A concept first elucidated by anthropologist Eric T. Wolf. Wolf contends that one of the defining characteristics of peasant societies is their use of resources. The replacement fund is constituted by those resources allocated to assuring that the subsistence agriculture practiced by many peasant societies may continue during the next growing season.

This fund is often composed of the actual material necessary for continued farming: seed, tools, and livestock. Or anything that must be purchased or produced for continued tenancy. It is also frequently composed of credit, although usually not in the sense of dealing with a financial institution like a bank. In this case, credit is given by the landlord, often in terms of yield from the next year's crop. Banks don't care too much to deal with peasantry, since peasants don't have the kind of capital necessary to meet minimum requirements for loans and the like.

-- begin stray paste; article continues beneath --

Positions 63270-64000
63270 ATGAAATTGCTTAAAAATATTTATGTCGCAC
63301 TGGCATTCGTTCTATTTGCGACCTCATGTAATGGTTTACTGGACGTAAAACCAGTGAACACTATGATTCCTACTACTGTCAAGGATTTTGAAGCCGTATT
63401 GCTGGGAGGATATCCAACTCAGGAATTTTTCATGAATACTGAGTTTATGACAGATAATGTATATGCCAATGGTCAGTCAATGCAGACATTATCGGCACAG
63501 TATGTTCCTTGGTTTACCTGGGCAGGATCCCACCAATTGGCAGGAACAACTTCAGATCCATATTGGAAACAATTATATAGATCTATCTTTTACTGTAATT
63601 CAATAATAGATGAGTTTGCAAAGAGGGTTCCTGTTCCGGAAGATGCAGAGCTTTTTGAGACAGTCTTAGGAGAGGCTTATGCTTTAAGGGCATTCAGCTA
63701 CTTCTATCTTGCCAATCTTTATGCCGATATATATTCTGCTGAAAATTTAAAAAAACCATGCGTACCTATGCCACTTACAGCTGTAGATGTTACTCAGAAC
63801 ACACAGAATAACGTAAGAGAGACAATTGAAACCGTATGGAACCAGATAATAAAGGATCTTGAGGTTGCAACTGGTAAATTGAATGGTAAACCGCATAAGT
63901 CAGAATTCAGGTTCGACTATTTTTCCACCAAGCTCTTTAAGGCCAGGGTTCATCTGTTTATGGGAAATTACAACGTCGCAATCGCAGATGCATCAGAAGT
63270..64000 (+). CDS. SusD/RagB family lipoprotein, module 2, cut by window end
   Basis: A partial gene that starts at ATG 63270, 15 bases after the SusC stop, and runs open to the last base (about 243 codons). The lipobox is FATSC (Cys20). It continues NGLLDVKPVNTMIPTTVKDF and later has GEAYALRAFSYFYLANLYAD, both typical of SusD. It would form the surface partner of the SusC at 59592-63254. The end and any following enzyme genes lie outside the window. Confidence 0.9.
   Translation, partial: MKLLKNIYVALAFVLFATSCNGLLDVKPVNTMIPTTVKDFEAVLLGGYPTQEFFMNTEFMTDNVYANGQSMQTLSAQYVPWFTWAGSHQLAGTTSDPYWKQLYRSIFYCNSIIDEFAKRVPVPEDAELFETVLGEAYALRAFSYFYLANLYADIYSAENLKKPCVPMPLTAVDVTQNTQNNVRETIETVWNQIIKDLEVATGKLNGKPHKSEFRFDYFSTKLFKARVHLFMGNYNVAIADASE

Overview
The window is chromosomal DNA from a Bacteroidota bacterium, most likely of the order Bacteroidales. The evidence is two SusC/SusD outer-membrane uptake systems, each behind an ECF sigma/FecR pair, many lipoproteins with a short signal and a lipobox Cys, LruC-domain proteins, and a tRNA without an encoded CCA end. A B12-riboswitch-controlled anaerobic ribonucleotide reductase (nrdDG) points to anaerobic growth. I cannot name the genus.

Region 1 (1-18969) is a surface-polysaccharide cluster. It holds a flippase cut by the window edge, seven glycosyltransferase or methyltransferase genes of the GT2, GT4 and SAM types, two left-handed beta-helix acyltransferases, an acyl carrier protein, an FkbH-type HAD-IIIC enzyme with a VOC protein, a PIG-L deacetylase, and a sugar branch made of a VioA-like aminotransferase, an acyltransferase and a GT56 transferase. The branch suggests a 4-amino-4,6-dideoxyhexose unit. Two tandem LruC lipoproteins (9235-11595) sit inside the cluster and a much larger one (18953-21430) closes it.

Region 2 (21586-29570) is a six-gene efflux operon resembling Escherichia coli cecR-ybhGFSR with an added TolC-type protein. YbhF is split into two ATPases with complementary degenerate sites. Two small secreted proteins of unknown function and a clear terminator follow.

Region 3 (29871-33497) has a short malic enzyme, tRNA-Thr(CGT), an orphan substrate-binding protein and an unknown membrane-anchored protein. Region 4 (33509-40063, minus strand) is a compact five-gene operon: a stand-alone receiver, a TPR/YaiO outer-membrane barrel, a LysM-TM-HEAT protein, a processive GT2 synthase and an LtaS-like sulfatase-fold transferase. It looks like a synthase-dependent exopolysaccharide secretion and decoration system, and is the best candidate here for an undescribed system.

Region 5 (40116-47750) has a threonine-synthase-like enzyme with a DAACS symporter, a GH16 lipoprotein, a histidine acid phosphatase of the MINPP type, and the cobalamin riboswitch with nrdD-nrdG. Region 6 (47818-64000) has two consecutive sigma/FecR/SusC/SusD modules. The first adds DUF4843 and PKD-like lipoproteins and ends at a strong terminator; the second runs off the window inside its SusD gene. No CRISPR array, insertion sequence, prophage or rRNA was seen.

Related concepts:

Log in or register to write something here or to contact authors.